Guest Lecturer Will Speak on British Family Secrets at Baylor University's 2013 Edmondson Lecture Series

February 22, 2013

Deborah Cohen, Ph.D., author and scholar of modern British history.
(Courtesy photo)

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Contact: Terry Goodrich, Assistant Director of Media Communications, (254) 710-3321
WACO, Texas (Feb. 22, 2013) - Deborah Cohen, Ph.D., has established a reputation for her specialized knowledge of modern European history, especially in the context of Great Britain. She will speak on "Family Secrets: Shame and Privacy in Modern Britain" as the guest lecturer for the 2013 Edmondson Lecture Series on Feb. 26 and Feb. 27.
Cohen is Peter B. Ritzma Professor of Humanities and Professor of History at Northwestern University. She earned a bachelor's from Harvard University and a doctorate from the University of California, Berkeley. Her research has been funded by multiple endowments including the Mellon Foundation and the National Humanities Center.
In 2001, Cohen published her first book, "The War Come Home." Two more books followed, garnering attention for Cohen's writing and her research. The books have been reviewed by numerous publications including The Boston Globe, The Daily Telegraph and the Evening Standard. The New York Times called Cohen's account of British history "witty and beguiling," and London's The Guardian said her work was a "book of marvels."
"Deborah Cohen is a preeminent scholar of modern British history. Her book on Victorian consumerism, Household Gods: The British and their Possessions, won some of the highest accolades in the profession," said Joseph Stubenrauch, Ph.D, an assistant professor of history in Baylor's College of Arts & Sciences. "It was awarded the American Historical Association's Forkosch Prize for the best book on Britain after 1485, and it was the co-winner of the North American Conference on British Studies' Albion Prize for the best book on Britain after 1800.
"Her Edmondson lectures will be based on this new history of changing notions of guilt and privacy in the modern era. Fans of the TV series Downton Abbey who are interested in early 20th-century British life may find these talks especially noteworthy, since Cohen will discuss topics that include adoption, illegitimacy and bachelor uncles."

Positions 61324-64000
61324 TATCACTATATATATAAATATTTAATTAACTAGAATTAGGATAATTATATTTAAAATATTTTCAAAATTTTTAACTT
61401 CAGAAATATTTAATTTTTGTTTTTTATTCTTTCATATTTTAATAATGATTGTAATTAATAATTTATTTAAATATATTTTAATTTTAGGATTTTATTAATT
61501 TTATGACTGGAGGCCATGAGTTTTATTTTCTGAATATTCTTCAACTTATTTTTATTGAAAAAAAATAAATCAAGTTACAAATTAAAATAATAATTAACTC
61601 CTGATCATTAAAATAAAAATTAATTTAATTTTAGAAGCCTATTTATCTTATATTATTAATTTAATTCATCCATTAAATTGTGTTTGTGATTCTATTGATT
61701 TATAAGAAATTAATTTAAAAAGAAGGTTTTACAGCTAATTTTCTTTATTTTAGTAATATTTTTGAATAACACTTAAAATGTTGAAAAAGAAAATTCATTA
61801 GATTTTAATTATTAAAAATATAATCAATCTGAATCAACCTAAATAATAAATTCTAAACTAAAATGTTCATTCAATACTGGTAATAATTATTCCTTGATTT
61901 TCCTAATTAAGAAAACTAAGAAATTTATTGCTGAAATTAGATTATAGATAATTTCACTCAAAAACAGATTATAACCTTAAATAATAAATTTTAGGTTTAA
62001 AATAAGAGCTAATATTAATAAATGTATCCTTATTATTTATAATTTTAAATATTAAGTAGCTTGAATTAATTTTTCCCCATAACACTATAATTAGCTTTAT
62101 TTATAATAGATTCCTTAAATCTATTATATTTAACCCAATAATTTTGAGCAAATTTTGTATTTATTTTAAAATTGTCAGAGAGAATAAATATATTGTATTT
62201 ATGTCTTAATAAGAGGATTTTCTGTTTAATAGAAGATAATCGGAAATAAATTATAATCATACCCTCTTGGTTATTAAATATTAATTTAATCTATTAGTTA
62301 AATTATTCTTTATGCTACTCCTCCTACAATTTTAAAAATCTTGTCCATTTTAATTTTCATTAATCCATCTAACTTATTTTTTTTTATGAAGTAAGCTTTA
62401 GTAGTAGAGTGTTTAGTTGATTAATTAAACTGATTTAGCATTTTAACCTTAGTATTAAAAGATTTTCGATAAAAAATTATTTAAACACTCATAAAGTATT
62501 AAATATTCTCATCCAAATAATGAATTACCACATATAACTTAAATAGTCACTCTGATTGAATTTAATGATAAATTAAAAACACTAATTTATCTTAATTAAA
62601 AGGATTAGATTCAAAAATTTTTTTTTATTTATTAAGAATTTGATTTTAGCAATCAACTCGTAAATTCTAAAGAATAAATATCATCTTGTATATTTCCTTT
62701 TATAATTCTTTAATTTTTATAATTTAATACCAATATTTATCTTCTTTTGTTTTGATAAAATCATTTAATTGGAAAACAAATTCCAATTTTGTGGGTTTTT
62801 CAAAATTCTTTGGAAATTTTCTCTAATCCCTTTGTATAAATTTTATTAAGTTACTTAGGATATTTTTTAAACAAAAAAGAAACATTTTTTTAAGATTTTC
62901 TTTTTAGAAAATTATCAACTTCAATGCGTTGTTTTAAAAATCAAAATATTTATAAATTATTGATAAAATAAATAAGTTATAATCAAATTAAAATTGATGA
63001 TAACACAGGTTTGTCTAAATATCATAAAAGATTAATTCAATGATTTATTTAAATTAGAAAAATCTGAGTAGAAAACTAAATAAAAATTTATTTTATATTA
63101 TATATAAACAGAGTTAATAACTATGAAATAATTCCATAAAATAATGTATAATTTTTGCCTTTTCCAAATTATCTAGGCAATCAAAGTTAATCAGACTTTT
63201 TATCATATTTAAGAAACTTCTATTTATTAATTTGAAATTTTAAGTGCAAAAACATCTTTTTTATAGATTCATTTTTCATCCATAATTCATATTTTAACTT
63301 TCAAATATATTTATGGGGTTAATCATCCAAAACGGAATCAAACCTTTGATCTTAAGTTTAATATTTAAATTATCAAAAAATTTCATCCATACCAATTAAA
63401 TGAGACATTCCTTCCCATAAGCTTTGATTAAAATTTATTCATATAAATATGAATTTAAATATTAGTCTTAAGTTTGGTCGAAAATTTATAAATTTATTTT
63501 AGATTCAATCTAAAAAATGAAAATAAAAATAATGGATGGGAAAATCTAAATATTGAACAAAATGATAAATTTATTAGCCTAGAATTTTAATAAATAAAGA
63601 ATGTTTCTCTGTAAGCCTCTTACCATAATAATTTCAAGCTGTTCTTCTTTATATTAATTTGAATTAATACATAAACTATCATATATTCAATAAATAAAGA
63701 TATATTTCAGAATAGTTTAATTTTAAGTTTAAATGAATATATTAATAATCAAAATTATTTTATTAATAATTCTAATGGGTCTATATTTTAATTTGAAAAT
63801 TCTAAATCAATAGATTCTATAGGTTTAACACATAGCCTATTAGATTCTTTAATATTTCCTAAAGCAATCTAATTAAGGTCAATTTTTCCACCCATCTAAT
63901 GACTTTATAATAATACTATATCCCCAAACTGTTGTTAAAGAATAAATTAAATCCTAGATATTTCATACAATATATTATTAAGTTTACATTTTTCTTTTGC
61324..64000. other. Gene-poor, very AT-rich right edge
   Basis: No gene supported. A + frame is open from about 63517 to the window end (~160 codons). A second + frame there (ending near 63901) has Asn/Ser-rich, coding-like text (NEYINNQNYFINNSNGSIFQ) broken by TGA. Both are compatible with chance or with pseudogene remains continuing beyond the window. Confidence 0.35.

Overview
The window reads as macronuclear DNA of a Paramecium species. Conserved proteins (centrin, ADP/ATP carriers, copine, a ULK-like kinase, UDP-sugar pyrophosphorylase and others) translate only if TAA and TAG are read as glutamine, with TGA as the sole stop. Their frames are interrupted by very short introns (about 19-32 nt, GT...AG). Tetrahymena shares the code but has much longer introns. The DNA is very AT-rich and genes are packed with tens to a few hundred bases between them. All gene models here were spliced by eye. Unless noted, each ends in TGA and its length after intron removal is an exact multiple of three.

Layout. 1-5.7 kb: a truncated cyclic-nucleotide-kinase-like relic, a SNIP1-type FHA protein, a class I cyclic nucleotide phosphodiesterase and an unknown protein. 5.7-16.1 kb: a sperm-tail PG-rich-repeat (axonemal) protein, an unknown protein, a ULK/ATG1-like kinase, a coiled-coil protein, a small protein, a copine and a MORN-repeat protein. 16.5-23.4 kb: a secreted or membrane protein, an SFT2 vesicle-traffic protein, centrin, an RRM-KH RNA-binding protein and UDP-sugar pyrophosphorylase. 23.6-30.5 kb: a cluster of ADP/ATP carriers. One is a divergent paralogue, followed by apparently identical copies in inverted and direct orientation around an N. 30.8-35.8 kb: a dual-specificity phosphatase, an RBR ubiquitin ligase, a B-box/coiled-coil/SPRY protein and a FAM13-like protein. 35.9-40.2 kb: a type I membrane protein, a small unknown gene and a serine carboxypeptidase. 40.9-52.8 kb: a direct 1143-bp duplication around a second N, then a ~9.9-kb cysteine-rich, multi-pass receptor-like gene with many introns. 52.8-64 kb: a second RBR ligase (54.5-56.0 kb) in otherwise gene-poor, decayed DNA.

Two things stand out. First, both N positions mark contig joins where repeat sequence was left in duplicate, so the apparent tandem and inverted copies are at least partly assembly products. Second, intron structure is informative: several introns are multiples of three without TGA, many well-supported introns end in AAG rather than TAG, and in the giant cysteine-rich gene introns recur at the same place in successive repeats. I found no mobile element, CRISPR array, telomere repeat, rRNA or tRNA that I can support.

The Edmondson lectures are free and open to the public. They will take place in Bennett Auditorium in Draper Academic Building, 1420 S. Seventh St. They include:
Feb. 26 - Children Who Disappeared: Intellectual Disabilities and the Family in Britain, 1870-1945
Jeffrey Hamilton, Ph.D., professor and chair of history in the College of Arts & Sciences at Baylor, will give the introduction to this lecture. It will begin at 3:30 p.m.
Feb. 27 - Other People's Bastards: Adoption and Illegitimacy in 20th Century Britain
This lecture will be introduced by Stubenrauch and will begin at 3 p.m.
For more information about this year's Edmondson Lecture Series and previous ones, call the history department at 254-710-2667, or click here.

by Brent Salter, student newswriter, (254) 710-6805

Baylor University is a private Christian university and a nationally ranked research institution, characterized as having "high research activity" by the Carnegie Foundation for the Advancement of Teaching. The university provides a vibrant campus community for approximately 15,000 students by blending interdisciplinary research with an international reputation for educational excellence and a faculty commitment to teaching and scholarship. Chartered in 1845 by the Republic of Texas through the efforts of Baptist pioneers, Baylor is the oldest continually operating university in Texas. Located in Waco, Baylor welcomes students from all 50 states and more than 80 countries to study a broad range of degrees among its 11 nationally recognized academic divisions. Baylor sponsors 19 varsity athletic teams and is a founding member of the Big 12 Conference.
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